Im rewriting my question because I have the answer.
Problem: if you have declare cuda tensors in python and you pass them to functions using containers, and then need to delete them, you have to delete all references. see example below
t = torch.randn((1,3,1024,1024),device="cuda")
f = [t]
f1 = something(f)
to clear cuda memory you have to
same goes for tuples, dictionaries. I even tried building my own tensorset class in cpp + pybind, still, as soon as it is used in python, passing it to a function and returning it creates a reference. To clear VRAM you have to delete all references.
If anyone has a better solution, please shout.
Latest pytorch has much wider set of cuda management tools, but cleanup to my knowledge is not part of it ( im still on 1.5).
But one could go further than just cleaning up, There’s a lot of things that can be done in cuda much cleaner than in pytorch cuda, for instance common projection ops like, x.mm(x.T) which cannot be done in place, (and if you require grad you couldnt anyway), but results of yet another tensor of the same size when in many occasions you only need half the upper triangle…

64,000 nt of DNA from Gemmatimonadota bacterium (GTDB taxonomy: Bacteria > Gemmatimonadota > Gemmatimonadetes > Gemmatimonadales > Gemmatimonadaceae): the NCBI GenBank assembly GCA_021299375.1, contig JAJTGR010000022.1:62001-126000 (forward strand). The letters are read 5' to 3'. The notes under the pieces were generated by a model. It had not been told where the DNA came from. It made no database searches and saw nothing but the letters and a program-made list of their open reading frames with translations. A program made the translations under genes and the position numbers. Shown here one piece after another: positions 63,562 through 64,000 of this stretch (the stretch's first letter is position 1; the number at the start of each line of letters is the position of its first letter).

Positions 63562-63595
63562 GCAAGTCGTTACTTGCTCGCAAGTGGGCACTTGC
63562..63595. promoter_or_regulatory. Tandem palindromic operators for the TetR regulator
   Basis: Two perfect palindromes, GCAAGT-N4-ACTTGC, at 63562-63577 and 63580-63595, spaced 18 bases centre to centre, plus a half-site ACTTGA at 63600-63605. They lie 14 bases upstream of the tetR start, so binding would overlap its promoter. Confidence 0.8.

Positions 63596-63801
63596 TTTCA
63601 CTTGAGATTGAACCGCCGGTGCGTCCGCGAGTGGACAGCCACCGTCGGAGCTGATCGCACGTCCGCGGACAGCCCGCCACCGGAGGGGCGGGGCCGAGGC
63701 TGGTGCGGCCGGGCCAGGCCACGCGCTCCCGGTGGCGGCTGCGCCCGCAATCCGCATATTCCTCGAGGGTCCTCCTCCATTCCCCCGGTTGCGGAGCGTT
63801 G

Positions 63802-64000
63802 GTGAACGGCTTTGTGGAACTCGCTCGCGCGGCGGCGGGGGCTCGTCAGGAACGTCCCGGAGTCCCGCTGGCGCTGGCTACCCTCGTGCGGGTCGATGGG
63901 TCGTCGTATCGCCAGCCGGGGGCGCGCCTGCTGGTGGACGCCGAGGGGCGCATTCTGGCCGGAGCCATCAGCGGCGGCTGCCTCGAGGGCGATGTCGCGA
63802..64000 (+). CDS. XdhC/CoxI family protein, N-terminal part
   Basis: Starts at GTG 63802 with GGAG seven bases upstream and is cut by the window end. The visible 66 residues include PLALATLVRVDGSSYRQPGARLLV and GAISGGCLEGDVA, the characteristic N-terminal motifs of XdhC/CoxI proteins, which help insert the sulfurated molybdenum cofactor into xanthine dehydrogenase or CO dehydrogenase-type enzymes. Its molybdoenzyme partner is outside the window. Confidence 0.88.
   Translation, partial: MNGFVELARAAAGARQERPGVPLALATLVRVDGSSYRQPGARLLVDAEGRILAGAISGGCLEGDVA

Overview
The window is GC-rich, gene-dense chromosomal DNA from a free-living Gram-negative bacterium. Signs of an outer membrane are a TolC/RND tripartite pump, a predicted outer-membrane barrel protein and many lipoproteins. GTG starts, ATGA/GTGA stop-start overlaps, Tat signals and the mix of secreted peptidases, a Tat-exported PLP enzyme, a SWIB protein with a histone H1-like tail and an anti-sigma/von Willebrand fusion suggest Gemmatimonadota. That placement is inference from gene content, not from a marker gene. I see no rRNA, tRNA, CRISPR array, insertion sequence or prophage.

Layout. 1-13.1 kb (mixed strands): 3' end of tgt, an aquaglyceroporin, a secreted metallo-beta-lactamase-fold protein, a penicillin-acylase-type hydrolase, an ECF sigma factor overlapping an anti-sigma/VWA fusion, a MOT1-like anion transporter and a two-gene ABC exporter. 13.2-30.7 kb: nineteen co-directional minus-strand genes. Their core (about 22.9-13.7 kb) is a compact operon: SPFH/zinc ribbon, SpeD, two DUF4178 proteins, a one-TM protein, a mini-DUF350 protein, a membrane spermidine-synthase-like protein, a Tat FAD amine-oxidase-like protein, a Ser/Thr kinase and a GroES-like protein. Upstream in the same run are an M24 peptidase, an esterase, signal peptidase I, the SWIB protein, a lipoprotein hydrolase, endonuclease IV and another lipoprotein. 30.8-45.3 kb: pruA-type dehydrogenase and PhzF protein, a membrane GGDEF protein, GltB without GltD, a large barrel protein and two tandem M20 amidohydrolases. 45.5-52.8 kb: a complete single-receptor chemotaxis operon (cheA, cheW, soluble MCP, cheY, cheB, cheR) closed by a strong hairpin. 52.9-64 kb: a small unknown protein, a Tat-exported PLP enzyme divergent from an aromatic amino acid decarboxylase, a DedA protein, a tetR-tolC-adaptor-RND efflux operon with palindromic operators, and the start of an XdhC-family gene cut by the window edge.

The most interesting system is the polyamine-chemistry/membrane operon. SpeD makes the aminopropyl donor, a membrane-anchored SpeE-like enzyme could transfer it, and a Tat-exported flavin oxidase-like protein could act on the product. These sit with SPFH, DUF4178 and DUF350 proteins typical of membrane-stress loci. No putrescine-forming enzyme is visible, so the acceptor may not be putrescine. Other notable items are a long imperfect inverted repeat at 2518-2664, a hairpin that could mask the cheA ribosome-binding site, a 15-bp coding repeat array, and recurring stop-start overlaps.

or some modification of the eye, that fills all the values, such as torch.eye(m).sub(1/m);
that tensor is just 2 values (1-1/m, -1/m); but if m happens to be large and you are using cuda, its a crapload of memory that you can be leaving around, they eye, the modified eye, and whatever you do with it. If you write it in a cuda loop it could be minimal informatio
Another one that I;d like automated in memory management, is one that I kind of premanage myelf but not fully - Lets say im testing batches of (256,3,256,256) on a bunch of networks, On a TitanRTX I can run those on Resnet18, 34 and 50, but not Rensnet101 or densnets or vgg -
Itd be great to have a quick network eval flagging maximum number of bytes that it will be required to run the batch, or with a tiny bit more math, the batch sizes that it will accept.